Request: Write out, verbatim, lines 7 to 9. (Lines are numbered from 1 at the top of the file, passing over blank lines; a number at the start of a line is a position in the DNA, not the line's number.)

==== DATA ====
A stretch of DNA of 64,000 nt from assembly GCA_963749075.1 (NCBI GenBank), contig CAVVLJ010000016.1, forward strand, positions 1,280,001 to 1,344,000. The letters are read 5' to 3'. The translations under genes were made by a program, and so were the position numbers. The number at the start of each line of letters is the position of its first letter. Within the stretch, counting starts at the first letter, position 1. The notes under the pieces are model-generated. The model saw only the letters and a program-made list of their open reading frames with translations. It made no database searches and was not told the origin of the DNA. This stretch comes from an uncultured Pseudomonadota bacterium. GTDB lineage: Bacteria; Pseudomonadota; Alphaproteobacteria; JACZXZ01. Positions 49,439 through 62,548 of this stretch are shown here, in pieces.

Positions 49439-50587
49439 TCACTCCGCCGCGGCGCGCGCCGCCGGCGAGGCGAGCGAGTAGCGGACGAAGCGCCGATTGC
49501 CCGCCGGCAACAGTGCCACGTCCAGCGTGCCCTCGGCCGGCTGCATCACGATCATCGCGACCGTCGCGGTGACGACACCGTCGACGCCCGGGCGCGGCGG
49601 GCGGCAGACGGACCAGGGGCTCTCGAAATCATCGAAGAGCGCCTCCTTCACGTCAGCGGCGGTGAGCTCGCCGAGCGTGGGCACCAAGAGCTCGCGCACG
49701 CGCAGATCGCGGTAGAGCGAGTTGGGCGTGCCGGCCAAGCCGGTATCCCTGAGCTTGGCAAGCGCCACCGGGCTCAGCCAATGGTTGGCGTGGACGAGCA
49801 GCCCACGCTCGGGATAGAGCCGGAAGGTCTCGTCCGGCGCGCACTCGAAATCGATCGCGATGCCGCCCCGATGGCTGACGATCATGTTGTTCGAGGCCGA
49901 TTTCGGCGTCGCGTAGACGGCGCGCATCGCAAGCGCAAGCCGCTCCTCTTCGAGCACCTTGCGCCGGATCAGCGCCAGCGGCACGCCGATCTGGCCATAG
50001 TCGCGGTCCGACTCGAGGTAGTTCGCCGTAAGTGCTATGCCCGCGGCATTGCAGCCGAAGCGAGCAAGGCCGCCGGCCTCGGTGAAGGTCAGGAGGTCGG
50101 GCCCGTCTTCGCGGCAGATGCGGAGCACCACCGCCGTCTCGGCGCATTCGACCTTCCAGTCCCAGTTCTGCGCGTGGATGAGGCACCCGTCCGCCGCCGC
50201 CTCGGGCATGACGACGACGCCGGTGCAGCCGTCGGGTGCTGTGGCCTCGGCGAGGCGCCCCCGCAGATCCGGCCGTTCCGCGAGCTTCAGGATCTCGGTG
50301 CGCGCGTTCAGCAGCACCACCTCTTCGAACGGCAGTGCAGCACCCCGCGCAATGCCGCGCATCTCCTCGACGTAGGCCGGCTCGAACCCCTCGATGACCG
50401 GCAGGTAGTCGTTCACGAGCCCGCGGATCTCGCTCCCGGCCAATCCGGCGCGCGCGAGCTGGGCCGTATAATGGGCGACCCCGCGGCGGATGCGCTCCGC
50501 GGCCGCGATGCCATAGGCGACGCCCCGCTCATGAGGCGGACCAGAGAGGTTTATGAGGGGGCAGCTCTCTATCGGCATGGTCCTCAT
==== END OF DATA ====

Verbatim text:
49801 GCCCACGCTCGGGATAGAGCCGGAAGGTCTCGTCCGGCGCGCACTCGAAATCGATCGCGATGCCGCCCCGATGGCTGACGATCATGTTGTTCGAGGCCGA
49901 TTTCGGCGTCGCGTAGACGGCGCGCATCGCAAGCGCAAGCCGCTCCTCTTCGAGCACCTTGCGCCGGATCAGCGCCAGCGGCACGCCGATCTGGCCATAG
50001 TCGCGGTCCGACTCGAGGTAGTTCGCCGTAAGTGCTATGCCCGCGGCATTGCAGCCGAAGCGAGCAAGGCCGCCGGCCTCGGTGAAGGTCAGGAGGTCGG